Standard composite forming techniques may be used to fabricate products from the nanocomposites of the present invention. For example, melt-spinning, casting, vacuum molding, sheet molding, injection molding and extruding, melt-blowing, spun-bonding, blow-molding, overmolding, compression molding, resin transfer molding (RTM), prepregging, thermo-forming, roll-forming and co- or multilayer extrusion may all be used. Examples of products include components for technical equipment, apparatus casings, household equipment, sports equipment, bottles, other containers, components for the electrical and electronics industries, components for the transport industries, and fibers, membranes and films. The nanocomposites may also be used for coating articles by means of powder coating processes or solvent coating processes or as adhesives. Mixtures of different nano-materials can be used to maximize the benefits from each. In the case of conventional reinforcements like fillers, whiskers, and fibers, all standard processing techniques for conventional composites can be used for the polymer nanocomposites, including compression, vacuum bag, autoclave, filament winding, braiding, pultrusion, calendaring, etc.
 The nanocomposites of the present invention may be directly molded by injection molding or heat pressure molding, or mixed with other polymers, including other copolymers. Alternatively, it is also possible to obtain molded products by performing an in situ polymerization reaction in a mold.
 The nanocomposites according to the invention are also suitable for the production of sheets and panels using conventional processes such as vacuum or hot pressing. The sheets and panels can be laminated to materials such as wood, glass, ceramic, metal or other plastics, and outstanding strengths can be achieved using conventional adhesion promoters, for example, those based on vinyl resins. The sheets and panels can also be laminated with other plastic films by co-extrusion, with the sheets being bonded in the molten state. The surfaces of the sheets and panels can be finished by conventional methods, for example, by lacquering or by the application of protective films.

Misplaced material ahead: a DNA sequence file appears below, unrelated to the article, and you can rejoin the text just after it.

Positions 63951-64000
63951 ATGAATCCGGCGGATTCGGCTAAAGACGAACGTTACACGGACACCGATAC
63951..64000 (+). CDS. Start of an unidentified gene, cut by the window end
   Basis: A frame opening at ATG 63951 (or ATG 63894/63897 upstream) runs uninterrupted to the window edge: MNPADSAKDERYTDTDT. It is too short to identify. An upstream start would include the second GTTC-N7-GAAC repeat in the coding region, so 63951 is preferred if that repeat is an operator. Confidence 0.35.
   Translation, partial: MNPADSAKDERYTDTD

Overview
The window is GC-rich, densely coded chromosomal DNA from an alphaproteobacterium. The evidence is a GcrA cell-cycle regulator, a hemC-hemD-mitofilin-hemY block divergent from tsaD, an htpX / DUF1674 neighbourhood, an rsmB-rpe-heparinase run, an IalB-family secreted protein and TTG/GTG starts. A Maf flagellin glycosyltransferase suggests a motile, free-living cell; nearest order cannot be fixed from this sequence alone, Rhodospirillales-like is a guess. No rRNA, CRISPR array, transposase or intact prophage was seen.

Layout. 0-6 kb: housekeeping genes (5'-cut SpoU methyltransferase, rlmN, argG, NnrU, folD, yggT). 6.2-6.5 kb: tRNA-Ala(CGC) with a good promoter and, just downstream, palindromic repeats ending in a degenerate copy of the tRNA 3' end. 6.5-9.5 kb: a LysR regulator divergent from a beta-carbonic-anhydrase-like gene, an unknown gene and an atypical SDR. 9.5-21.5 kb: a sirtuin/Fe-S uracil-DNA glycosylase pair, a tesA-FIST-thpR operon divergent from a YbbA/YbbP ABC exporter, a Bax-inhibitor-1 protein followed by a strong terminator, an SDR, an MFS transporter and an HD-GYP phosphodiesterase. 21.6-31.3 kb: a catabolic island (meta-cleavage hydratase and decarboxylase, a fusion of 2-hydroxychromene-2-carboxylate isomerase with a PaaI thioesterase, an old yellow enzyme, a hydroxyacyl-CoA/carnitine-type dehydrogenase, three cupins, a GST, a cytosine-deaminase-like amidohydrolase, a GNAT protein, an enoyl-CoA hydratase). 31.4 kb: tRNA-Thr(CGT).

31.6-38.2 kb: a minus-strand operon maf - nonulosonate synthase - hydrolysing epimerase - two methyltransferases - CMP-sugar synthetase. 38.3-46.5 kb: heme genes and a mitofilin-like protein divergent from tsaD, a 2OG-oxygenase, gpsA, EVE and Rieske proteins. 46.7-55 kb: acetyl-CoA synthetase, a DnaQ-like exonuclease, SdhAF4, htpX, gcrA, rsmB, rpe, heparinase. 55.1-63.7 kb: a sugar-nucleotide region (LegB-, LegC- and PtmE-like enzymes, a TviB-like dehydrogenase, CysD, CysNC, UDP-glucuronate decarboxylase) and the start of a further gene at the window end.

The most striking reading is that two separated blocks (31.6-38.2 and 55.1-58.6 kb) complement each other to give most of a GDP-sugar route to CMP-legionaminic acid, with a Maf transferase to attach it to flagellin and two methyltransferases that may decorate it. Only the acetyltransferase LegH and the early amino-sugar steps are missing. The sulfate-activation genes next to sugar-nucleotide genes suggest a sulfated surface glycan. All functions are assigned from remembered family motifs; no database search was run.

The nanocomposites of this invention can also be used in continuous fiber composite applications such as are used in aircraft, missiles and ship structures where the continuous fibers can be glass or carbon. They can be used with traditional composite processing technology such as resin transfer molding (RTM), pultrusion, or prepregging.
 The nanocomposites of this invention can also be used in the formulation, in part or as a whole, of adhesives for structural and electronic applications and as sealants and encapsulants for electronic devices.
 The nanocomposites of this invention are also useful for fabrication of extruded films and film laminates, as for example, films for use in food packaging. Such films can be fabricated using conventional film extrusion techniques. The films are preferably from 10 to 100, more preferably from 20 to 100, and most preferably from 25 to 75, microns thick.
 The invention will now be further illustrated by the following non-limiting examples.
Curing of Epoxy Resins with RTIL
 1. Materials
 The epoxy resin used is a diglycidyl ether of bisphenol A (EPON® 828, n=0.13, Miller Stephenson) and the RTIL used was ethyl-methyl imidazolium dicyanamide (emimdcn, Solvent Innovation GmBh). The tetra-functional amine used was 4,4-methylenebiscyclohexanamine, (PACM, Air Products and Chemicals). All chemicals were used as received. The chemical structures of the materials used are shown below. Samples are prepared by dispersing a known weight fraction of emimdcn in EPON® 828 while the control samples are PACM cured EPON® 828 at stoichiometry. See e.g. Palmese, G. R. and McCollough, R. L., "Effect of epoxy-amine stoichiometry on cured resin material properties," Journal of Applied Polymer Science, 1992. 46(10): p. 1863-1873. The cure schedule used was as follows: After sufficient mixing, samples were allowed to sit for 15 minutes and then heated at 80° C. for 2 hours followed by heating at 165° C. for 2 hours.